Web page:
Trump’s Executive Actions and Their Impact on Banks

By Wayne Abernathy and Shaun Kern

Since taking office, President Donald Trump has been swift to issue no less than six executive orders and memos (and counting) that could directly impact the regulation of the banking industry. With the president stating flatly that “we’re going to be doing a big number on Dodd-Frank” shortly after being sworn in, it may come as no surprise that major news media outlets have described these early steps as a “rollback” of Dodd-Frank.

President Trump — joined by, from left, Vice President Mike Pence, House Financial Services Committee Chairman Jeb Hensarling (R-Texas), Rep. Ann Wagner (R-Mo.) and National Economic Council Director Gary Cohn — signs a memo calling for a review of the fiduciary rule. White House photo.

These presidential actions are certainly promising signs of a far better outlook on regulation moving forward, but labeling these administration efforts a “rollback” of Dodd-Frank does not convey much information of what will, of necessity, be painstaking and detailed work to review the whole body of laws and regulations to see what works and fix or drop what does not. The executive orders and memoranda set in place just such a process.

The intent of these executive actions to help banks serve their critical role in the economy is clear, and the details of what they say and do are important to understand. In this article, we summarize some key executive actions taken by President Trump, who is now in the very early days of his term, and we explore what these actions might mean for America’s banks and particularly for the process of regulatory reform.

The regulatory freeze memo

On January 20—within hours of President Trump’s inauguration—White House Chief of Staff Reince Priebus sent a memo to executive departments and agencies calling for a pause or temporary freeze on new regulations. There were three parts to the memo:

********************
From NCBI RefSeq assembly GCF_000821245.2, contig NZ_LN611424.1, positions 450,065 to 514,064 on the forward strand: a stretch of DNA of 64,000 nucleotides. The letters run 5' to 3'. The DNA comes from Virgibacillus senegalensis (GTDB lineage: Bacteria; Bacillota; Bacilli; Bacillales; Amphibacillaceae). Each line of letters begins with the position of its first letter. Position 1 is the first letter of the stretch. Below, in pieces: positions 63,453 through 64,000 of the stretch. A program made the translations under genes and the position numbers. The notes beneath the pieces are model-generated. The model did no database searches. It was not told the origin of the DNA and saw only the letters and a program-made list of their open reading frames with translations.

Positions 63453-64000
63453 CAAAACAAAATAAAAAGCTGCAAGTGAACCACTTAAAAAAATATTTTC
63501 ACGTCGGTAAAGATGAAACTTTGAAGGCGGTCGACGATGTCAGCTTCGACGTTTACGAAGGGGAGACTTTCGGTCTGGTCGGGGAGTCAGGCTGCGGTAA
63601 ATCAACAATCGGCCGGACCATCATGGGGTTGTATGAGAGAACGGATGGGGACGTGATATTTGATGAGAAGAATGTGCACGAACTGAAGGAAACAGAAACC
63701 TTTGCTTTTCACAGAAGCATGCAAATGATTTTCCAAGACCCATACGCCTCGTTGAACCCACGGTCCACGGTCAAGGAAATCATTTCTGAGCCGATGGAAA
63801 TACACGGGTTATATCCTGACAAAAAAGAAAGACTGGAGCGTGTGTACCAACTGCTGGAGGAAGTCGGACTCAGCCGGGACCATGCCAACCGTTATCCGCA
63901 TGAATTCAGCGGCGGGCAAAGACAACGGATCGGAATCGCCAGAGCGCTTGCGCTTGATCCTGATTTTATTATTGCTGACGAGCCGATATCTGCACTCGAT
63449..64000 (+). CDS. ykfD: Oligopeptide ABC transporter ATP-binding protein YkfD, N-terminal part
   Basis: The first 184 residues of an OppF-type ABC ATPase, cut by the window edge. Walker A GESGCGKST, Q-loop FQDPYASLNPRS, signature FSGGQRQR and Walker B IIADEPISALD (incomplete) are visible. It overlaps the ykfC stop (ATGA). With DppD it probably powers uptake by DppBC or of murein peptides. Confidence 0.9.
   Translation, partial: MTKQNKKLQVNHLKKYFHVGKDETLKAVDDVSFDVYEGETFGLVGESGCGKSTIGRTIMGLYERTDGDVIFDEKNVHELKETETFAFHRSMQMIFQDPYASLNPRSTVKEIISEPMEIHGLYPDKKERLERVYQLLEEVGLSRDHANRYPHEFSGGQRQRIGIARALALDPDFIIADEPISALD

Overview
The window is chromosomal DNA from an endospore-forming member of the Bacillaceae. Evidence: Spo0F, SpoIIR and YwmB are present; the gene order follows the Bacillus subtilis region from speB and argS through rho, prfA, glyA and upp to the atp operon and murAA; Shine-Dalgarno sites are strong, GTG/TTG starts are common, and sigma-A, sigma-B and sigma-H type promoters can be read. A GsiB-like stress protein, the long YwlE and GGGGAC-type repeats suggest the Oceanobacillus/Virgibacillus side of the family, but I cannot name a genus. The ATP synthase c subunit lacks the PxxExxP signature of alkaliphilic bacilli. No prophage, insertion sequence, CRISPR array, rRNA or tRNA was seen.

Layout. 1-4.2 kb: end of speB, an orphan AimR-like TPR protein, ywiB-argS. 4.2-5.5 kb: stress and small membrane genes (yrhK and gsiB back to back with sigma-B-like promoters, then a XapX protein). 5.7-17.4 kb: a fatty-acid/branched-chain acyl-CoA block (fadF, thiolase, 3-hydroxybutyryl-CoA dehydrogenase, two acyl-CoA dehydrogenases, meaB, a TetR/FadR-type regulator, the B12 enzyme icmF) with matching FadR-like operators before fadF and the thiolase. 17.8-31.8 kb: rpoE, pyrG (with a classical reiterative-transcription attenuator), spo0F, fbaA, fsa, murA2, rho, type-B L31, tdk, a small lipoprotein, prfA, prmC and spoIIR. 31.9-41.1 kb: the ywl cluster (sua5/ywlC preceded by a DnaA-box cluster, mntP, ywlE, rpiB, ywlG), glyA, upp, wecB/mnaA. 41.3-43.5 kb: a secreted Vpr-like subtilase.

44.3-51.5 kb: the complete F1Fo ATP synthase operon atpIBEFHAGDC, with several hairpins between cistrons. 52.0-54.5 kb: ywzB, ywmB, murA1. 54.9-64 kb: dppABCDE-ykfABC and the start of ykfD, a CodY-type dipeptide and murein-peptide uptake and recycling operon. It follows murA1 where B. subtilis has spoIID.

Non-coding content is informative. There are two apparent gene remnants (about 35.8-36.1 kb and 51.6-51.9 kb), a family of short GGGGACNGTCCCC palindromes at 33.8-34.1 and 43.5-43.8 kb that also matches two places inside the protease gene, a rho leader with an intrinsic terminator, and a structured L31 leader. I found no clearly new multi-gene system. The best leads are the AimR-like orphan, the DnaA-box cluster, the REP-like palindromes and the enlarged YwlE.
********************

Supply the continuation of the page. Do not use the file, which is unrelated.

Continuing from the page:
1. For regulations that had not yet been sent to the Office of Management and Budget for review, the memo called for work to pause until the agency was led by new leadership appointed or designated by the president.
  2. For regulations that had been sent to OMB but not yet been published, the memo called for them to be withdrawn.
  3. For regulations that had been published but not yet gone into effect, the instruction was to postpone their effective date by 60 days to allow for review and to consider proposing a regulation to extend them for a further period to allow for “more adequate review” of the regulation for questions of fact, law or policy.

There is some uncertainty as to which agencies are covered by the memo. Clearly all executive departments are reached, such as the Justice Department, Treasury Department, and Labor Department. Agencies that are a part of larger executive departments are also typically covered, such as the Treasury Department’s Financial Crimes Enforcement Network. One exception would be the Office of the Comptroller of the Currency which is housed in the Treasury Department but is treated as to some degree as an independent agency in federal law and prior regulatory executive orders. Independent agencies, including the FDIC and the Federal Reserve, are probably not directly covered, but past practice will suggest some effort on their part to comply with the spirit of the memo. The status of the Consumer Financial Protection Bureau is in some doubt, given the issues surrounding its status, not the least of which is the constitutionality of its structure as raised in ongoing appeals in the PHH court case.